Brown is clearly uncomfortable with this suggestion, arguing it avoids addressing serious questions, which one would have to address if asked.
Shadee who also concurs with deploying this principle, contradicts his earlier advice to Brown to abstain from holding his positions just as he would when asked to comment on the left or the right as both contained problematic issues. In this case he fails to explain why abstention is not the best position and Brown should instead engage in evil.
More fundamentally, principles like that of the lesser of two evils are meant to be exceptional principles, not principles that our entire ways of life are built on, so that our ways of life become evil – something the sharia did not intend. The reason they are deployed in this general way is because there is a more serious and fundamental problem all of them ignore – Islam as a dominant socio-political order that is missing in this debate.
Islam the Deen
Brown’s way forward for Muslim communities in America seeks “engagement, pluralism, promoting a soft liberal pluralistic society where different groups can pursue their own moral-religious visions and lifestyles under a shared protection of rights”.
At root of this debate is a major failure to understand Islam as a deen, an embodied collective tradition that requires a polity for its existence, whereby it calls mankind to Islam via jihad. Any close reading of the seerah of the final messenger cannot fail but to note this.
This living tradition emerged in the Prophet’s (saw) Medina and remained throughout the eras of the khulafah rashida, the Ummayads, the Abbasids and Ottomans, destroyed in 1924 by European powers. In its place, nation states were created, and Islam reduced to a personal secular religion, stripped of all pretensions to power, rule and dominance, accepted and normalised by new elites, one that allows Muslims to integrate and submissively live in secular nation states in accordance to their dictates.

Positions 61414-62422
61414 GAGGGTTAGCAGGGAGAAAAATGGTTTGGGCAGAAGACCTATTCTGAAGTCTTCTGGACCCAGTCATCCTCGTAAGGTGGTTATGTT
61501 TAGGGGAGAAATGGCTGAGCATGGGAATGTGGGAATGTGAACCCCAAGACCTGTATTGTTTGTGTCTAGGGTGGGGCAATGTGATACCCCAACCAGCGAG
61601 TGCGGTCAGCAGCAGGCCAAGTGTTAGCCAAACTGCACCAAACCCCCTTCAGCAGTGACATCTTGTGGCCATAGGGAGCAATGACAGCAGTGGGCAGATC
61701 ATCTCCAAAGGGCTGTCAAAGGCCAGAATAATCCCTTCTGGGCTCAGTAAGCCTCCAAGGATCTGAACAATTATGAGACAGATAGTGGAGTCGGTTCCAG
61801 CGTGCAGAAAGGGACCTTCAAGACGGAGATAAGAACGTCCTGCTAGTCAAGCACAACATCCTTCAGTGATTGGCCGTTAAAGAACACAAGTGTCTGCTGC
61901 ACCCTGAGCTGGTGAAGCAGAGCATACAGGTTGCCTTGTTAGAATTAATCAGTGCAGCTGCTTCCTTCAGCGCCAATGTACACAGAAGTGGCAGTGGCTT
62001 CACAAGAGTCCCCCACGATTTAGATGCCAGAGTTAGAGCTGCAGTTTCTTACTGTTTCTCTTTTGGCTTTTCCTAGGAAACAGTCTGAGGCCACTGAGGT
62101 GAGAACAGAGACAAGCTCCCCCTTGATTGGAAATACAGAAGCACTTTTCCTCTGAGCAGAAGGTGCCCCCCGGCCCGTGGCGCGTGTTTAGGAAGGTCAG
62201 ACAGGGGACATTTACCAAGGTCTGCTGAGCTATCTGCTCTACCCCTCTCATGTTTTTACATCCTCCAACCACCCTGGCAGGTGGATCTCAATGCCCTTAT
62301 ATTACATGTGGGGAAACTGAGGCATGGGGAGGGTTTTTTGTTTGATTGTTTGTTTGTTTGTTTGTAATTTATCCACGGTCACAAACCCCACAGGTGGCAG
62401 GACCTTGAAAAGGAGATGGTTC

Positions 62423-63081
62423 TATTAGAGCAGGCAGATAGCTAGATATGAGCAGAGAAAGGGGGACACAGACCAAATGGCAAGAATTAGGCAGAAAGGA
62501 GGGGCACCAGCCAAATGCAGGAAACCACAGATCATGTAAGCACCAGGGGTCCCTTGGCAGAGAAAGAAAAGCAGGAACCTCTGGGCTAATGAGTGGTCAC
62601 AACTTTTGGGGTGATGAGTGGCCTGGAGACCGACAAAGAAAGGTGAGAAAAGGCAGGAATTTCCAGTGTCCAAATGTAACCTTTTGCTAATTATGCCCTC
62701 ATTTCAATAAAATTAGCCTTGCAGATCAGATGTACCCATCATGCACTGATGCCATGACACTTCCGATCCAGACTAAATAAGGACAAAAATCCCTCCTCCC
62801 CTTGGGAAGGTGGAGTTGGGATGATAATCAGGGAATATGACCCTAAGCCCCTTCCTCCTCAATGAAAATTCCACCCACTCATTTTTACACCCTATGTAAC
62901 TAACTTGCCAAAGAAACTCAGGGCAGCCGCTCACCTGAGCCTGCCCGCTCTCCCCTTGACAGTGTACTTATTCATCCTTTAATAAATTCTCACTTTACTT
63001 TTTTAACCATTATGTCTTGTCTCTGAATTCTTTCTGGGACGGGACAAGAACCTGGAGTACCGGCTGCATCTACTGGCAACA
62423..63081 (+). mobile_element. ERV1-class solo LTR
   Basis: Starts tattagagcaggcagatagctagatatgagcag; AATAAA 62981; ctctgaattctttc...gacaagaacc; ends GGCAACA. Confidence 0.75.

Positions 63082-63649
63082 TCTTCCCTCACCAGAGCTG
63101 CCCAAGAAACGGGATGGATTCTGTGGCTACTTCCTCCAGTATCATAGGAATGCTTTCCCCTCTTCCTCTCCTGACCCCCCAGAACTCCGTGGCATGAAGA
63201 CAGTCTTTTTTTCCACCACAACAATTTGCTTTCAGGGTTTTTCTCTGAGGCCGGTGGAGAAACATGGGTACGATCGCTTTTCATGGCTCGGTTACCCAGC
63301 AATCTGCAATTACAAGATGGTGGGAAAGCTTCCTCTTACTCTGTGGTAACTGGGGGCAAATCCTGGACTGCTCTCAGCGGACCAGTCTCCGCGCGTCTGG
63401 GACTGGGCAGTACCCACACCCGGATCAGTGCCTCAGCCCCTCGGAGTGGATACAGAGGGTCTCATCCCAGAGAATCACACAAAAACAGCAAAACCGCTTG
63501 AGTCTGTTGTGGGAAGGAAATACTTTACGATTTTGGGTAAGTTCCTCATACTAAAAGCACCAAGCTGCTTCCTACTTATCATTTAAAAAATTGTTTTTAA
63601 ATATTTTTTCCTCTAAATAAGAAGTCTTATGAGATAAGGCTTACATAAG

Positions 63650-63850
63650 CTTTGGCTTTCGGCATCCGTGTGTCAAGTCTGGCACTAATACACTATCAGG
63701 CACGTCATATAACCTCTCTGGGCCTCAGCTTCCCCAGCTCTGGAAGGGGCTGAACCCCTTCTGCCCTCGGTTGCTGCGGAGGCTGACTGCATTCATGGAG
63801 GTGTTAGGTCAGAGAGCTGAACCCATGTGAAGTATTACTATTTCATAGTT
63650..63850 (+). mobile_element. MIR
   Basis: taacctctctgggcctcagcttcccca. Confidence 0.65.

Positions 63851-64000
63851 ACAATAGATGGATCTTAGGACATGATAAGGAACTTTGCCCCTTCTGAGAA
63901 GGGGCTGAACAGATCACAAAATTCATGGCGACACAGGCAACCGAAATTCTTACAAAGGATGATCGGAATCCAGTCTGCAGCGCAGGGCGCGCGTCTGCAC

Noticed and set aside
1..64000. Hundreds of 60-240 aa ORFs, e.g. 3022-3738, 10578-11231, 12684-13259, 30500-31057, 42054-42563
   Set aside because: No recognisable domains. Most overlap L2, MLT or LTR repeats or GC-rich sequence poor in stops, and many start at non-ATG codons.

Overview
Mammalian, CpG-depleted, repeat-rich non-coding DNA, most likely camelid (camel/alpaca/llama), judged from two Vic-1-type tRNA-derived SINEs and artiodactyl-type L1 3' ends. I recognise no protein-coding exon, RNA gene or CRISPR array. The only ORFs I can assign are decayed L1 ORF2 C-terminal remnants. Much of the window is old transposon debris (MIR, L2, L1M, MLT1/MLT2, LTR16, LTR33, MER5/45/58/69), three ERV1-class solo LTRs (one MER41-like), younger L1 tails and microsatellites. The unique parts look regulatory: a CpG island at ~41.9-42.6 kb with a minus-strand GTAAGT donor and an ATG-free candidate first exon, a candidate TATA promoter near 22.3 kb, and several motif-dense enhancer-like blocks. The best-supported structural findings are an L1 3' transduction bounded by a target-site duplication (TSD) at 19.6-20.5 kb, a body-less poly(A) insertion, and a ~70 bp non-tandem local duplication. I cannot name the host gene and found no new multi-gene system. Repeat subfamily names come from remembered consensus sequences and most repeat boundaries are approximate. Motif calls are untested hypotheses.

Claims rejecting the ruling system of Islam, its khilafah governance system, were published by the modernist scholar Ali Abd al-Raziq in 1925 in his book “Islam and Governance”. Following an enquiry by the University of al-Azhar into accusations against him that he promoted modernist ideology, attacked the khilafah claiming Islam was secular, they concluded he was not suited to be described as a scholar (aalim). In accordance with the university procedures and the unanimous agreement of twenty-four scholars from the Council of Senior Scholars, judged Sheikh Ali Abdul Raziq, a member of the University of al-Azhar and author of the book “Islam and Governance” be expelled from the community of scholars.
The Messenger (saw) commented on the implications of the breakdown of Islam as a social order, starting with ruling and ending with salat:
“The knots of Islam will be undone one by one, each time a knot is undone the next one will be grasped, the first to be undone will be the Ruling and the last will be Prayer” (Hakim/Ahmed)
Echoed in many texts and sayings:
People were building high building during the time of Umar (ra), who said: 'Oh Arab people, don't build such high buildings. There is no Islam except with jama'ah, and no jama'ah except with imarah (leadership), and no imarah except with ta'ah (obedience). If people appoint a leader who has fiqh then there will be life for him and them, but if they appoint a leader without fiqh, it will be theirs and his destruction.' (Ibn Abd al-Birr, Jami Bayan Al Ilm Wa Fadhluh 1:263)